Incomplete police reports skewed the immediate outcome of both cases.
In Chin’s case, the police had failed to interview key witnesses such as the dancers at the club and the man who Ebens and Nitz paid to hunt down Chin. This leads to an incomplete pre-sentencing report.
In Arbery’s case, the police report is almost entirely composed of Gregory McMichael’s statements. McMichael is a former law enforcement officer.
The offending parties were not initially arrested in both cases.
After Chin dies from his injuries four days after his assault, Ebens and Nitz are initially charged with second-degree murder two days after Chin’s death. Though Arbery dies at the scene of the crime, it takes 74 days for the McMichaels to be arrested.
Events that have transpired after Arbery’s death also raise similar concerns.
For example, in the case of George Floyd’s death, the county medical examiner ruled that Floyd experienced cardiopulmonary arrest, citing underlying conditions. An independent autopsy, however, ruled that Floyd died due to mechanical asphyxiation and found no underlying conditions that contributed to his death.
The release of the incident report concerning Breonna Taylor’s death also raised many eyebrows. The report indicated that there was no forced entry, and “none” was listed in a space designated for a victim’s injuries.
The impact of law enforcement and investigator misconduct cannot be overstated, especially considering police officers have a long history of doing things like planting meth on random drivers and extracting false confessions for murder.
Our system of “justice” cannot rely on people’s ability to pay for private investigators and independent autopsies or, as examined later, federal intervention.
Blaming the victim: race and “self-defense”
In the year following Chin’s death, Ebens and Nitz are found guilty of manslaughter. They plead guilty and no contest, respectively. The local prosecutor’s office was short-staffed, so no prosecutors were present at the sentencing. Unopposed and armed with an incomplete pre-sentencing report, defense attorneys shifted the blame onto Chin for throwing the first punch.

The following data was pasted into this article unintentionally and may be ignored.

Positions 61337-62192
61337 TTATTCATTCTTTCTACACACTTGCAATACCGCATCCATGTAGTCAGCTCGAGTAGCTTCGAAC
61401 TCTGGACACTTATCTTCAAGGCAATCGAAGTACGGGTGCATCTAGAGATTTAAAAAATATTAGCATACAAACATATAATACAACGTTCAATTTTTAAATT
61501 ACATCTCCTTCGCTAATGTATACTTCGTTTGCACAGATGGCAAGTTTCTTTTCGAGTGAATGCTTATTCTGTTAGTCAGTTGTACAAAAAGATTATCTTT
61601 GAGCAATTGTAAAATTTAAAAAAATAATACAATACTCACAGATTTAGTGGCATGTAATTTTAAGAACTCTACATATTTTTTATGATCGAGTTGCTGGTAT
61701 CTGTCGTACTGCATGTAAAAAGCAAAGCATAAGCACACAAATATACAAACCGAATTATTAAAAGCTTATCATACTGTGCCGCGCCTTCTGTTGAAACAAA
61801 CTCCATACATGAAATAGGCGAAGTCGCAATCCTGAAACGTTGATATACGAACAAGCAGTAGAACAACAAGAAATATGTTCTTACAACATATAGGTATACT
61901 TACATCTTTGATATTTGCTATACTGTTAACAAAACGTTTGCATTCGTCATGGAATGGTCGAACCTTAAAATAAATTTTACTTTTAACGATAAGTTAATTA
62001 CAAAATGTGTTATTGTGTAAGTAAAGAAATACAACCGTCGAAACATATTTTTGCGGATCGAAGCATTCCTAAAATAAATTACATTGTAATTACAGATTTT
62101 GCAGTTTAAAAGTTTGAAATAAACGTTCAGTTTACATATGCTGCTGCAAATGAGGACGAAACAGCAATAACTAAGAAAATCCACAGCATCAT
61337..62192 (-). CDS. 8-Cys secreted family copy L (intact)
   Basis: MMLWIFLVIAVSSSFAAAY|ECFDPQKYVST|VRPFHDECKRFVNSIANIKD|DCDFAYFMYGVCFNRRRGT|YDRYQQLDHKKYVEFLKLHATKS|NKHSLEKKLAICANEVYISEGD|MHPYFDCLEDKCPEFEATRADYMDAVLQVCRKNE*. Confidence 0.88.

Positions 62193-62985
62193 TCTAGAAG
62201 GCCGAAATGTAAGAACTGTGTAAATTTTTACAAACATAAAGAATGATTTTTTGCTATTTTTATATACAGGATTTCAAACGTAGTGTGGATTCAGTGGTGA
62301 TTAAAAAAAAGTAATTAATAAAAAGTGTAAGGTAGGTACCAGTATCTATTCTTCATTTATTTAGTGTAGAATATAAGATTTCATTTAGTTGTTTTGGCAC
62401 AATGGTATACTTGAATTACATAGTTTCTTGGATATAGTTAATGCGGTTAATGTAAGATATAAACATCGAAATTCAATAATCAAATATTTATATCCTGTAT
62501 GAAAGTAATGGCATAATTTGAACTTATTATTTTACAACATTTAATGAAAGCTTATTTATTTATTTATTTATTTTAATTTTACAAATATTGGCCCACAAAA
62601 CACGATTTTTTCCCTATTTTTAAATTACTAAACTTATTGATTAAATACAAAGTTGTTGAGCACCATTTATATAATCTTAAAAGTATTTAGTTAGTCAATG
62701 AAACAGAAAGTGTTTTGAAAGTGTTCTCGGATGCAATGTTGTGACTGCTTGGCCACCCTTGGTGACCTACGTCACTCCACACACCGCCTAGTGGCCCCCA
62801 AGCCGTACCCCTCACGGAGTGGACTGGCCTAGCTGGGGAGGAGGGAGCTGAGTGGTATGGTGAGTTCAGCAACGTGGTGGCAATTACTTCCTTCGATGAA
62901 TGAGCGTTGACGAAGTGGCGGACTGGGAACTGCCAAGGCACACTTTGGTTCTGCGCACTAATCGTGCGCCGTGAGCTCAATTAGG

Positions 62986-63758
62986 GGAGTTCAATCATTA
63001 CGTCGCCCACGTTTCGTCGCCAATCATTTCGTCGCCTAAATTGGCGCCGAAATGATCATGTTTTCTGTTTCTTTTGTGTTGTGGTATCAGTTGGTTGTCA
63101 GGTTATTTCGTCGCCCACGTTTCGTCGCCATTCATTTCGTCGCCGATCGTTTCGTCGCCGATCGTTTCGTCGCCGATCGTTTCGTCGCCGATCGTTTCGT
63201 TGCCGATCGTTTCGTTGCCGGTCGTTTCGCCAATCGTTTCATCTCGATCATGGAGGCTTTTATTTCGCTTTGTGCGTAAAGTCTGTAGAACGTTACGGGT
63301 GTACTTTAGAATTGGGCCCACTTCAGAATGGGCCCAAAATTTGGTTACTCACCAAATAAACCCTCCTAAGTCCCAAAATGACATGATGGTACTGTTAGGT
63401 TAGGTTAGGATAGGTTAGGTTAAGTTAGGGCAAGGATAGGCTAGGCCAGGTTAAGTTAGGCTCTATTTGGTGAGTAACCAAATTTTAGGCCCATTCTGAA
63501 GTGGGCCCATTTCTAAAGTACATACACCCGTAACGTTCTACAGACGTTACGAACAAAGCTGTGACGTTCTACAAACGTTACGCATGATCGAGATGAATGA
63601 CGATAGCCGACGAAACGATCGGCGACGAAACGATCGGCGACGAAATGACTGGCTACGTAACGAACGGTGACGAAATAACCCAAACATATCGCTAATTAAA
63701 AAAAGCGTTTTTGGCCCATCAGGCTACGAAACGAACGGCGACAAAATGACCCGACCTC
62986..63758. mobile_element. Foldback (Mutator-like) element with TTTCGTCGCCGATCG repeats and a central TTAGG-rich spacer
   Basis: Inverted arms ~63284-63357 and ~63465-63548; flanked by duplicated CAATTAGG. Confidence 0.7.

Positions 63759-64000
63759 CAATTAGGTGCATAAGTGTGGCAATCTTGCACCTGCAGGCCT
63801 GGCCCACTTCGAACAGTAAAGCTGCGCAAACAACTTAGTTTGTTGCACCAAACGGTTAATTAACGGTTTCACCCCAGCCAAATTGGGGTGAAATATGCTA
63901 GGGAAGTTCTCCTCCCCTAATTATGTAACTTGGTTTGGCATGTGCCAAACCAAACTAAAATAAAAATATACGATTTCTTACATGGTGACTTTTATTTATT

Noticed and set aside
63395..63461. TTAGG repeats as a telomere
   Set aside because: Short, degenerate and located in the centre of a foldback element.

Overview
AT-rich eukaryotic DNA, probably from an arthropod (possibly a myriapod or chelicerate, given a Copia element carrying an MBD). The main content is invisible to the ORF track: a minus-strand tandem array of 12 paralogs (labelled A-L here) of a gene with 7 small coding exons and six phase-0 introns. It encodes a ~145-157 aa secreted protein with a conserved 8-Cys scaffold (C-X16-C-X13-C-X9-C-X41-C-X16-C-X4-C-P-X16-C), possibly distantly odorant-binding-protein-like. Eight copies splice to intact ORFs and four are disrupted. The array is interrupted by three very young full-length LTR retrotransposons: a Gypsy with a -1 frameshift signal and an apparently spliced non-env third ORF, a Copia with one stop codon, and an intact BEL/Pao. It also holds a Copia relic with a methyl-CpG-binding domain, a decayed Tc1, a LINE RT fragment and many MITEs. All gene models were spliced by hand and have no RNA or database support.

“The only report I saw indicated that Mr. Chin threw the first punch,” Judge Charles Kaufman said. He claimed that the defendants had gone beyond what was necessary for self-defense, and had it been a case of just self-defense, they wouldn’t be guilty of anything.
Ebens and Nitz are sentenced to three years’ probation, receive $3,000 fines, are charged court fees but evade jail time. Kaufman cites factors such as the pair’s lack of previous criminal record and unlikeliness to commit future crimes as reasons why the sentencing was so gentle.
“You don’t make the punishment fit the crime; you make the punishment fit the criminal,” Kaufman says in response to criticism.
In Arbery’s case, it is the questionable invocation of self-defense that also plays a substantial role in the initial lack of jail time for the perpetrators.
As pressure mounted for the police to arrest the McMichaels in the weeks following Arbery’s death, Ware County District Attorney George Barnhill sent a letter to the police captain.
Honoring Vincent Chin means standing with the Black community as they seek justice for Ahmaud Arbery and the countless innocent lives that come before and after him.
In the letter, Barnhill says he believes Arbery was stopped with probable cause and asserts that “Arbery initiated the fight,” citing his “mental health records & prior convictions” as justification for “his apparent aggressive nature and his possible thought pattern to attack an armed man.”
Barnhill says he does not see grounds for an arrest of anyone, cites Georgia’s self-defense code and even goes as far as to explore the possibility that Arbery may have pulled the shotgun in a way that caused it to fire with McMichael’s finger on the trigger.
To pin the blame of a killing on the victim is a tactic older than our country.
Think back to the case of Crispus Attucks, a man of Black and Native American descent, who was one of five people killed during the Boston Massacre when British troops fired indiscriminately into an unruly crowd that was throwing snowballs and debris at the soldiers.